Monapily’s Millieu: Using La Red to get Ahead

By Ramona Pilar Gonzales

2011 was a banner year for Mark Zuckerberg. The film based on a tell-all memoir about him became a favorite for the U.S.’s top film honors – Oscars, Golden Globes, MTV Movie Awards. He was Time Magazine’s Person of the Year, beating out a group of miners from Chile who found a way, not just to stay alive, but remain relatively healthy for almost 70 days. Time Magazine’s logic behind choosing a Person of the Year is to choose someone who, for better or worse, has significantly impacted events in that particular year. Zuckerberg is credited for creating an online global community that, if it were an actual country, would have the third largest population in the world.

Personally, I’ve never been a true believer of the “one man, in a world, against the odds” type of stories. There are a small number of things one can do by oneself, and creating empires is not one of them. Not to completely disavow the work that the developers of Facebook have done by any means. What’s misguided, misconstrued and mis-marketed is this idea that one person is to be praised for what has happened with social networking in particular and the Internet in general.

The Internet has existed in various incarnations since the 1960s. I was first exposed to a version of the World Wide Web in 1993 via a friend who was studying Computer Science at a local university. Website addresses had yet to evolve from a series of numbers to the more convenient words in use today. By using my friend’s computer account and my best friend’s brother’s clunky laptop computer, I could plug a phone cord into the computer and use it to dial into the university computer system.

Unlike a Zuckerbergian protégé, I had no interest in hacking or learning code or anything of the sort. As a 16 year-old Catholic high school girl, there was only one thing that appealed to me about having access to a university computer system – the ability to talk to my boyfriend for free. He had gone away to college a few months prior, which had been a significant amount of time to inflict some serious damage on my mom’s phone bill.

We would set up a time to meet online at which point we would log on to a online role playing game (usually a variation of Vampire: The Masquerade). It was, in essence, a super complicated version of chatting. Since the site was set up as a role playing game, we’d have to navigate through a virtual “world” to find a “private” room in a virtual bar to just talk. And we weren’t the only ones.

What I remember about the early years of the modern incarnation of the Internet is the social nature of it. Although it was initially restricted to university access, the Internet was a means for people to connect with people across distances and build community regardless of whatever geeky, freaky thing they were into (for better or for worse). That was the appeal to me, and a lot of people, in the early days. I was fortunate enough to briefly have access in high school, and privileged enough to go to a university. I didn’t own a computer at the time, but it was readily available at any of the campus computer labs and library.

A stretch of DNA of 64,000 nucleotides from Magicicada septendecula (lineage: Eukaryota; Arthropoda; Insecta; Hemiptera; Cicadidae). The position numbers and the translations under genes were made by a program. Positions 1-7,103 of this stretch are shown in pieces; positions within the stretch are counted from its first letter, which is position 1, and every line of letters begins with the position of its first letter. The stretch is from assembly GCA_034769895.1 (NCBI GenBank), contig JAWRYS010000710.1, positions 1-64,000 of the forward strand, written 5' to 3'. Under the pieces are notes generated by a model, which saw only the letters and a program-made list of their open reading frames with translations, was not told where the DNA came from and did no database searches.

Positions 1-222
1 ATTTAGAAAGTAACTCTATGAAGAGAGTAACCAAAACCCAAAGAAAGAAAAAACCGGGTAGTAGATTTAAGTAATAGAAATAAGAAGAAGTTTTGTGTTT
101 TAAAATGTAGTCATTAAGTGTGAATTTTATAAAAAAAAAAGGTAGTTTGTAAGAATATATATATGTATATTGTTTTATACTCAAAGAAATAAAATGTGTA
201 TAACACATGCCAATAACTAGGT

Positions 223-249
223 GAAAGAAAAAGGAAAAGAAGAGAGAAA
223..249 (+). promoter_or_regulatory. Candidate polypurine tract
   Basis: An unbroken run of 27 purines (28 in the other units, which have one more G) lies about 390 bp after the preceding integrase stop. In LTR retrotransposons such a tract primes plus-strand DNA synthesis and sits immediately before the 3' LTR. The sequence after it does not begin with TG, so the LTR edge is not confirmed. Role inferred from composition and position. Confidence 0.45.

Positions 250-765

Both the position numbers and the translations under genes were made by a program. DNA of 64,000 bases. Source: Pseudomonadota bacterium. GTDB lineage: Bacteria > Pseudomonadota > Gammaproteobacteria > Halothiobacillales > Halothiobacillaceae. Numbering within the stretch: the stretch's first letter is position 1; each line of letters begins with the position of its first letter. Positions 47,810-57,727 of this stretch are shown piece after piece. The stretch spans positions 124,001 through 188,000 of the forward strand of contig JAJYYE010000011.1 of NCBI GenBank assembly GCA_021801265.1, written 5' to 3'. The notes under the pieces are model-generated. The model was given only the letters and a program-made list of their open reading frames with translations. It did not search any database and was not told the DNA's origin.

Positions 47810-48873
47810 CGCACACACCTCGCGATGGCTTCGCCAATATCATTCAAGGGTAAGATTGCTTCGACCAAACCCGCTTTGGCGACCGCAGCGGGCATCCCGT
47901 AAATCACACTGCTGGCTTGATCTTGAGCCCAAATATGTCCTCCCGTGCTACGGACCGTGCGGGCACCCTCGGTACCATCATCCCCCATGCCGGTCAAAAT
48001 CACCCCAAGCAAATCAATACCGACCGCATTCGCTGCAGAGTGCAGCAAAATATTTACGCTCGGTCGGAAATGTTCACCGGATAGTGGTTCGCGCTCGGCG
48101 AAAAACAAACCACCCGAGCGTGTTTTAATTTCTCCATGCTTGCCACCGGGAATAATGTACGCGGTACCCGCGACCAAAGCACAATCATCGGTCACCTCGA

Fast-forward a few years and virtually everyone has a computer in his or her home. Most people who can afford cable have a digital connection. Dial-up connections are practically dead. For every video of a sleeping cat in a teacup, there is a story about how people use the Internet to effect social change in their environment, and sometimes, revolution.

If Facebook has the third largest population in the world, it is the result of a computer based Big Bang which continues to grow and morph at an exponential rate, despite the best efforts of business people and lawmakers to control it. This is because the nature of the Internet – as it is right now, as is the nature of all newly discovered “frontiers” – is egalitarian.

People are not restricted to information and content as passed down by major networks, government and lobbyists. As more and more people become Internet savvy, individuals are able to create content for each other, for themselves and even the world.
A lot of marginalized communities and cultures have an explosion of opportunities that weren’t there even 15 years ago, to create online communities, to rally support, to organize, to use the internet to level the playing field.

I live in Los Angeles. I’ve been a part of the local Latino theater community going on 10 years now. At the time, there were a few theater companies doing their own thing, starting up, trying to get people to come to their shows. Now there’s a network of actors, musicians, writers and artists who actively support each other, and have become a part of a burgeoning artistic renaissance in some of the city’s historically notorious crime-ridden areas. All of this has been done with minimal access and effort through the Internet.
Social media, social networking, and building communities on the Internet are a whole new language on the scene. As the largest growing population in the U.S. (and historically bilingual, for the most part) it might be time for Latinos to throw another language into the mix.

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